This improved Giulia doesn't look too much different from the outside. The headlamp units now feature three individual lights and can offer adaptive LED Matrix technology. The signature 'Trilobo' triangular grille gains a fresh paint finish, the rear tail light clusters become transparent and sporty 'Competizione' models sport twin exhaust pipes. Otherwise, things are as before, which means taut proportions and short overhangs, a long bonnet, muscular haunches and the longest wheelbase in its segment. In the Quadrifoglio version, the use of ultra-lightweight materials extends to other components including carbon fibre for the bonnet, roof, front splitter, rear spoiler and body inserts, as well as aluminium for the doors and wings.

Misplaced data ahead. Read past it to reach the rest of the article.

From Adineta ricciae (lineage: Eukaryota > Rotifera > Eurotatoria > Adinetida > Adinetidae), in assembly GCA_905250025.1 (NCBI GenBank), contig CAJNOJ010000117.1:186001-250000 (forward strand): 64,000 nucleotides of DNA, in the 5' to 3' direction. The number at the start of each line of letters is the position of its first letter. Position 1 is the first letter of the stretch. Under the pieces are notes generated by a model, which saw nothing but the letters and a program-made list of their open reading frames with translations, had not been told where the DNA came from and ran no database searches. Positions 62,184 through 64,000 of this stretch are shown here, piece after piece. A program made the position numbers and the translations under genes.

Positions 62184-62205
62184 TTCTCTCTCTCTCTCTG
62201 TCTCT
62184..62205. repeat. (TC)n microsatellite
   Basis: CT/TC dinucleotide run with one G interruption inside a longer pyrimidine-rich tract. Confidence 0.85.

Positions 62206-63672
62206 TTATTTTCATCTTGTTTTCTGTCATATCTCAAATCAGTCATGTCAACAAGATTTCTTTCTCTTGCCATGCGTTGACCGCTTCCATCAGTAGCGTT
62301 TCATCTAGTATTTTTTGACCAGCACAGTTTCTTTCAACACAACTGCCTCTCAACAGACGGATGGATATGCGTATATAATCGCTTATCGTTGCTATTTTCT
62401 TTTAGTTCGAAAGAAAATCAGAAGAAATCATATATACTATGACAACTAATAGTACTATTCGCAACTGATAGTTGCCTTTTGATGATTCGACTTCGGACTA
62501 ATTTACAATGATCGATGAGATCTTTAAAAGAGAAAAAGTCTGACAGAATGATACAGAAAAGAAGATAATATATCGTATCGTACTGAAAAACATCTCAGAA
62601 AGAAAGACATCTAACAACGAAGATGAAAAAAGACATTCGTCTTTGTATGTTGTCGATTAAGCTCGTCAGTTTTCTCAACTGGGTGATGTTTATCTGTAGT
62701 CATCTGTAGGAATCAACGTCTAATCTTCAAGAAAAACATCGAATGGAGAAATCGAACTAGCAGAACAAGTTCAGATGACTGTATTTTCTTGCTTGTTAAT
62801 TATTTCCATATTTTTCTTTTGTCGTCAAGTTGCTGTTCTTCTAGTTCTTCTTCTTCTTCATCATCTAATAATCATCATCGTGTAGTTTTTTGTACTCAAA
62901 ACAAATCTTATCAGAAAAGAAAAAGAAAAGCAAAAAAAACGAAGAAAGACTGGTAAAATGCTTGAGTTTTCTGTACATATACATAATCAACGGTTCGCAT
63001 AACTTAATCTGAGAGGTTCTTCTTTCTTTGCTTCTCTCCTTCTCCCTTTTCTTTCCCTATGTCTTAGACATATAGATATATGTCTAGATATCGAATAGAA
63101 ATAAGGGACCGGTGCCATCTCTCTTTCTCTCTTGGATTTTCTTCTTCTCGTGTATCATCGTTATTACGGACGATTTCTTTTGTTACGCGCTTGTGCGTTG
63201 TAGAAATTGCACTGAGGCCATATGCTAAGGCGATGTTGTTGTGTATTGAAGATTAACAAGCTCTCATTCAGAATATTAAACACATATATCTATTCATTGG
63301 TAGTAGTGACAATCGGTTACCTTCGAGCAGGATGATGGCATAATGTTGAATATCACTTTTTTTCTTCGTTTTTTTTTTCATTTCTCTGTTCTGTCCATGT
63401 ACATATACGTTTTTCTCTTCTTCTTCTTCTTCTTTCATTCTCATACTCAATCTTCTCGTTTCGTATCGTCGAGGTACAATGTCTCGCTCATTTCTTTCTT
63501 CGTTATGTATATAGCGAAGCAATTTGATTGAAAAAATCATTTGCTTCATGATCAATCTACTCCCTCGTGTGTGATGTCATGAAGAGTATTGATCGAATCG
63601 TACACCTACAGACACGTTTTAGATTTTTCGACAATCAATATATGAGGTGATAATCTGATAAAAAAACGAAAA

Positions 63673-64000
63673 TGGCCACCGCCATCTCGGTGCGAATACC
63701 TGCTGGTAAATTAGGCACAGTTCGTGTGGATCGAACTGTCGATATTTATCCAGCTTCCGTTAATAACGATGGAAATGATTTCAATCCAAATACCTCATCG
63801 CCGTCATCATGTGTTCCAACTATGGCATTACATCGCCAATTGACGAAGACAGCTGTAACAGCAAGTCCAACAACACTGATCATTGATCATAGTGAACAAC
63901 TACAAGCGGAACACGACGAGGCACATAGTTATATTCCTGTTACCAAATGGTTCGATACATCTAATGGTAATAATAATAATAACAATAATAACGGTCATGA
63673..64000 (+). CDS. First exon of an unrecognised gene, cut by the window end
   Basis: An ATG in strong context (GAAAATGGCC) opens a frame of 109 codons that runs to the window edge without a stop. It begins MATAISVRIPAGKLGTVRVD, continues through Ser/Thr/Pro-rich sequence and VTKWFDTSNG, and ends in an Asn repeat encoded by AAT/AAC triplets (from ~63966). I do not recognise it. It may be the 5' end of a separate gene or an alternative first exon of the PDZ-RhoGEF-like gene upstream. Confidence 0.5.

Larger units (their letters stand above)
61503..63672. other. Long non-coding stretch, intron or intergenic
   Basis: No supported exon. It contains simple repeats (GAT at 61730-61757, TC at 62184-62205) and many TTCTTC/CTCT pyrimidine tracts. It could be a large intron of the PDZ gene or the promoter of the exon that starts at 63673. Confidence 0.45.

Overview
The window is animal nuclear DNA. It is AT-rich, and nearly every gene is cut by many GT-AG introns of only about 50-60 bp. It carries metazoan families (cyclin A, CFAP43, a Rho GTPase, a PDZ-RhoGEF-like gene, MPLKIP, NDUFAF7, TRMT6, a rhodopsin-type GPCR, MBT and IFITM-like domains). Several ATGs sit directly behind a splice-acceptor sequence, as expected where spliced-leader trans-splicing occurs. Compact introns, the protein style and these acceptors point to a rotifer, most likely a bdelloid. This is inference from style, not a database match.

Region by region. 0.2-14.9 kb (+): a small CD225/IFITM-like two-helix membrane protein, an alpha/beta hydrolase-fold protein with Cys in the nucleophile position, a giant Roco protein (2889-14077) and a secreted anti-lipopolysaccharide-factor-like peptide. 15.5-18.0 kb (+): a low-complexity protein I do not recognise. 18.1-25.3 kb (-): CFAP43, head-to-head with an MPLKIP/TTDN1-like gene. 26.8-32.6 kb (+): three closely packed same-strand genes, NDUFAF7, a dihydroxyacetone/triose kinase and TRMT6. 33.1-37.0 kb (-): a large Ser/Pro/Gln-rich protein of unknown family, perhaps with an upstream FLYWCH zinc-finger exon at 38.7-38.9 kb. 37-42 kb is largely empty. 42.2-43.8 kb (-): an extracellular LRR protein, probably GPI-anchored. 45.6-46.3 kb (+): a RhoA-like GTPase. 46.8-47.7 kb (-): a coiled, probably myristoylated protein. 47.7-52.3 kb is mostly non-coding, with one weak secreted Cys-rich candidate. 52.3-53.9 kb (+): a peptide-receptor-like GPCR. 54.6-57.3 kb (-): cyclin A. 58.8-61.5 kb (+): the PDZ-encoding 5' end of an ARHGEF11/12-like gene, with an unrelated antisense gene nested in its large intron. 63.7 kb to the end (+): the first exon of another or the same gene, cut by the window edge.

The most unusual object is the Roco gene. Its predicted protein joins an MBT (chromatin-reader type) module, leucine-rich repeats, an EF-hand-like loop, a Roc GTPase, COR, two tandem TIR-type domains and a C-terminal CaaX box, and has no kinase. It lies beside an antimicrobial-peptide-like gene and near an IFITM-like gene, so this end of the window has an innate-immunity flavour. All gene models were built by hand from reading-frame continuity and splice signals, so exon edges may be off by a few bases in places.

It was the interior that always let this car down a little in comparison to its premium rivals, so that's where the main emphasis has been directed for this minor facelift. There's a new 12.3-inch digital instrument cluster that can be configured in three different styles 'Evolved', 'Relax' and 'Heritage'. This complements an 8.8-inch centre-dash infotainment screen. As before, there are a wide range of accessible storage compartments, as well as a wireless 'phone charger. And lovely stitched leather for the auto gearstick and three-spoke sports steering wheel, which accommodates the functions for the autonomous driving systems.
As before, the cabin design is centred around the driver with the main controls grouped together on the small steering wheel. The human-machine interface consists of two simple, user-friendly knobs for adjusting the Alfa DNA selector and the infotainment system. Premium materials, including carbon fibre and real wood, are used throughout.
Out back, there's a 480-litre boot and the rear bench split-folds down for extra stowage space.